Local Attorney Raises Awareness Of Little-Known Tire Age Risk During National Tire Safety Week
Orlando, FL – Think getting your Grandma’s car for cheap is a good deal? When it comes to the tires, think again. As part of the Rubber Manufacturing Association’s National Tire Safety Week, April 20-26, an Orlando product safety law firm wants consumers to be aware of the hidden danger of tire degradation due to age.
Old tires have been the subject of growing concern by auto safety advocates. Physical and chemical properties of tires change over time, regardless of use. Henry Didier, founding partner of the Didier Law Firm, P.A., cites research that shows tire performance can start to degrade after six years – even if tires haven’t been used.
“The average consumer is well aware of how to inspect tire tread depth, but has no idea that, regardless of tread, old tires can become brittle and separate on the road,” Didier said. “The industry is well aware of the issue and the dangers but is reluctant to put uniform guidelines in place.”
The National Highway Traffic Safety Agency, known as NHTSA, has conducted tests on new tires to determine a baseline for their durability and may pursue a test this year to simulate aging. The agency will begin requiring manufacturers to print the manufacture date on tires, beginning in September 2009. The 2003 NHTSA study determined that the average tread life of a tire is 44,700 miles.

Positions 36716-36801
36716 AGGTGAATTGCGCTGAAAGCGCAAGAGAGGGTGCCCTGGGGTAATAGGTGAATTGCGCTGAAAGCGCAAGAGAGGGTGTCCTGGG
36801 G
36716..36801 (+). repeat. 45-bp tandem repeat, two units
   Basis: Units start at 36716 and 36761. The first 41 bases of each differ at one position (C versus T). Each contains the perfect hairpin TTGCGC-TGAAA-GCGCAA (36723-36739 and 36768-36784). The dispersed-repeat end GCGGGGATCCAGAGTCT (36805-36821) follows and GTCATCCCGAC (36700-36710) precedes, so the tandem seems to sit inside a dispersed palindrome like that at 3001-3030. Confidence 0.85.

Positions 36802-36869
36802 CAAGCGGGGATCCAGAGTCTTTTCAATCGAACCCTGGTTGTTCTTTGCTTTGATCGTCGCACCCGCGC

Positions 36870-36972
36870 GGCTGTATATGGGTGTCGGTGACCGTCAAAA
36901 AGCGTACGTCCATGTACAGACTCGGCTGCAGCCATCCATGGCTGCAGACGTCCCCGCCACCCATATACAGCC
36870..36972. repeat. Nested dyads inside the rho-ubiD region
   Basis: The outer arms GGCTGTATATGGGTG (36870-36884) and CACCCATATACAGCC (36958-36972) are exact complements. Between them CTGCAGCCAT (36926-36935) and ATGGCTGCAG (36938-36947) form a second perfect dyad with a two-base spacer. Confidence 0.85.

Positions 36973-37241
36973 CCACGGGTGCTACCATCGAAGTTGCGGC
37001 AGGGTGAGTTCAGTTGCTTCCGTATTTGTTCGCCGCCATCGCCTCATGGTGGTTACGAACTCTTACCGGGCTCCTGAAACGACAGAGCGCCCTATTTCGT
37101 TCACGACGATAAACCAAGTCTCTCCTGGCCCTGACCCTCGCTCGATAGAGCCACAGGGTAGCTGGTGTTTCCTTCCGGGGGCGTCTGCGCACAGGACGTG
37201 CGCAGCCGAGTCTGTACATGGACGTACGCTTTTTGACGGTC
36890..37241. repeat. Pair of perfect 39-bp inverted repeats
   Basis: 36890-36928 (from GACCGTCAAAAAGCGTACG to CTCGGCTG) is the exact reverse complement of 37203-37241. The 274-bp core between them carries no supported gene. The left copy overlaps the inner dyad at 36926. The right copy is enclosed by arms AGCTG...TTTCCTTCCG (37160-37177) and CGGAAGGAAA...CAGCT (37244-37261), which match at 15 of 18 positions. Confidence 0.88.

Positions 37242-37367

According to SRS, Inc. a Massachusetts-based auto-safety research firm, 108 accidents and 85 deaths are linked to tread separation of tires more than six years old. The group cites in a recent petition a July 2003 crash involving a 1997 Toyota 4Runner in San Bernardino, California. Three weeks after a dealer rotated an original spare tire onto the right rear wheel, the tread separated at highway speed, fatally injuring a young mother in a rollover accident.
Tire age can be determined through decoding of the required DOT number molded into the side of a tire; however, the DOT date coding is confusing and cryptic to consumers.
The demand for used tires exasperates the issue further. Ebay® lists more than 1,000 used tires on its site, and tire shops across the nation sell used tires at discount prices. Bridgestone Firestone North American Tire, LLC, one of the largest tire manufacturers, made the corporate decision in 2007 to stop selling used tires at its 2,200 company-owned stores. Yet still, there is no uniform industry guideline on the issue. According to SRS, Inc., Ford Motor Co., DaimlerChrysler AG, Toyota Motor Corp. and Volkswagen AG have backed guidelines that tires should only be in service six years, regardless of tread depth.
The Didier Law Firm, P.A. specializes in automotive defect cases including unsafe airbags, tire failures, seatback and seatbelt failures, and rollover stability cases. The firm also handles a multitude of cases relating to defective designs of industrial products and heavy equipment. Often product defects cause catastrophic injuries or wrongful death, and the firm is committed to seeking justice for injured people and their families.